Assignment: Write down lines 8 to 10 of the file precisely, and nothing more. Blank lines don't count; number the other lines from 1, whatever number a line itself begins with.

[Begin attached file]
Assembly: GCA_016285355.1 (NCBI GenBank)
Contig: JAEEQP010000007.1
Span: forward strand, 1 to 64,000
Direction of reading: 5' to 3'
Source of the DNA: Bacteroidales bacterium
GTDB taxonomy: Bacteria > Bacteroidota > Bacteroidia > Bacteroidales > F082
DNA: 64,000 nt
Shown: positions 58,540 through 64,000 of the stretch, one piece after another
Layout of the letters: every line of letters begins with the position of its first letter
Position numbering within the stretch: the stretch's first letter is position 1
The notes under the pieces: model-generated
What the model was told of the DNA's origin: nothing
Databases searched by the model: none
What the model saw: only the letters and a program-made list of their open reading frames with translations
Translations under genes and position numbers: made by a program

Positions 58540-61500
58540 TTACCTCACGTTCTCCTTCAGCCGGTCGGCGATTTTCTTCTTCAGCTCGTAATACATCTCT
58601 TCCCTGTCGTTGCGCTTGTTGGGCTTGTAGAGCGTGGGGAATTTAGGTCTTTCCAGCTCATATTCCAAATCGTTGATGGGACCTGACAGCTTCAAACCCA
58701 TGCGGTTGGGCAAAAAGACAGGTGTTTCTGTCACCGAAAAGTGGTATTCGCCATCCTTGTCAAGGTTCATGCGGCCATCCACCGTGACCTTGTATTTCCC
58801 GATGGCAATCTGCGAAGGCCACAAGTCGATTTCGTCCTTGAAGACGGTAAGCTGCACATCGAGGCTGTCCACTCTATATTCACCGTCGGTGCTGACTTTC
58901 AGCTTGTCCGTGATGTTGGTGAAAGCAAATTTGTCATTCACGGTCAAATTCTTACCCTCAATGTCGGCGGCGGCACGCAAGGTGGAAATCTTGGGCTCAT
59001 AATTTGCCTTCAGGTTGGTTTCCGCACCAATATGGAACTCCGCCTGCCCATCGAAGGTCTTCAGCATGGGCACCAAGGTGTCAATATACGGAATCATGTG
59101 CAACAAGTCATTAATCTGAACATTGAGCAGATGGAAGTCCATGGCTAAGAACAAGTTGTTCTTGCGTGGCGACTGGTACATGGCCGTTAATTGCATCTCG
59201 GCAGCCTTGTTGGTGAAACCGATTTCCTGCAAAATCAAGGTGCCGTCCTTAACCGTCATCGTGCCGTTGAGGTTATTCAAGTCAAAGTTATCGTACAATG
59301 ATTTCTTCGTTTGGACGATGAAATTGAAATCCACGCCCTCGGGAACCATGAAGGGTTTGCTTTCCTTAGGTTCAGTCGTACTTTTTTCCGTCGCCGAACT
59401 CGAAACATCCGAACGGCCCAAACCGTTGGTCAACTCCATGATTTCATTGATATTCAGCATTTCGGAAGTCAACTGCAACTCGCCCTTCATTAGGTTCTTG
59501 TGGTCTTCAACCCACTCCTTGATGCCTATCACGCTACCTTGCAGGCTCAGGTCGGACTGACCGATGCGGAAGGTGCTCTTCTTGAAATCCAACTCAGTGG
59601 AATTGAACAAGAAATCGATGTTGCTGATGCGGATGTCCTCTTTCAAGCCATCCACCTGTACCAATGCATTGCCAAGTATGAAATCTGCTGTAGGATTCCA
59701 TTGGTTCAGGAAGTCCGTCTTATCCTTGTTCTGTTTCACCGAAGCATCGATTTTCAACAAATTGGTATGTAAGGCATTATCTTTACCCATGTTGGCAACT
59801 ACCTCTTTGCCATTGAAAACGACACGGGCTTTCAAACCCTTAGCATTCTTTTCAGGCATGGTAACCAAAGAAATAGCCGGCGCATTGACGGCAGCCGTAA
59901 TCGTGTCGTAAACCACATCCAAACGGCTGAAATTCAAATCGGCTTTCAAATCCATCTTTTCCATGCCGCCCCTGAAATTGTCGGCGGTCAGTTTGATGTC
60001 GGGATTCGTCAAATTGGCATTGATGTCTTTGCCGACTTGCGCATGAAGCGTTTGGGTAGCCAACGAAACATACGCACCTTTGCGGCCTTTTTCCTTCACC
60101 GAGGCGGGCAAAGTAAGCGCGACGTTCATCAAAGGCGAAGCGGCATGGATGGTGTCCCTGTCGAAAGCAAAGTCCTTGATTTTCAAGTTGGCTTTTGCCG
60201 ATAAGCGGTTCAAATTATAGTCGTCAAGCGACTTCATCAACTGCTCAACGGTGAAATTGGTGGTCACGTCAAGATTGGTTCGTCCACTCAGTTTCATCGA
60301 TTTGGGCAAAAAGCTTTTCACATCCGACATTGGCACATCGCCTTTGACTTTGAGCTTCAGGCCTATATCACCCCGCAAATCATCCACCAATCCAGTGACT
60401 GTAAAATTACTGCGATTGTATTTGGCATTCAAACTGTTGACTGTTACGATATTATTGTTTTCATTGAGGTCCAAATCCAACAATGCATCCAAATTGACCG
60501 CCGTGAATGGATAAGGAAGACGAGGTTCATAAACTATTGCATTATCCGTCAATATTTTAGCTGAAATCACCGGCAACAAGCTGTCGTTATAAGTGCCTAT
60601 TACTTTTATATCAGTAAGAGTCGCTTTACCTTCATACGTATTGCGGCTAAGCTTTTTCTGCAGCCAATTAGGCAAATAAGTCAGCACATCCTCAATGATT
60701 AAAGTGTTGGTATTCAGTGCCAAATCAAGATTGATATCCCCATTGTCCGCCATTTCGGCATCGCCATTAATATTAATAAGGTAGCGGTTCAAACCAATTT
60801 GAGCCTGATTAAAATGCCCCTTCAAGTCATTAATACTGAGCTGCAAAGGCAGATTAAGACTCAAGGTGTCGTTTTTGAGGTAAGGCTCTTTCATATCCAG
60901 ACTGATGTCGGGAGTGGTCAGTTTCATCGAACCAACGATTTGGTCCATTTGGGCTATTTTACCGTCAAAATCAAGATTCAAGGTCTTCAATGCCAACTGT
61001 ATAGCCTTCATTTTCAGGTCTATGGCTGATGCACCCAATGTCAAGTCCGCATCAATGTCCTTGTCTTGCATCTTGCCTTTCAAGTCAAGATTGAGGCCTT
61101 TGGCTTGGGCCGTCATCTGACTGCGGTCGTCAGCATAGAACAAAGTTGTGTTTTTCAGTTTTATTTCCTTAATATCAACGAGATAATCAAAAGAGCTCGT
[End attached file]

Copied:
Shown: positions 58,540 through 64,000 of the stretch, one piece after another
Layout of the letters: every line of letters begins with the position of its first letter
Position numbering within the stretch: the stretch's first letter is position 1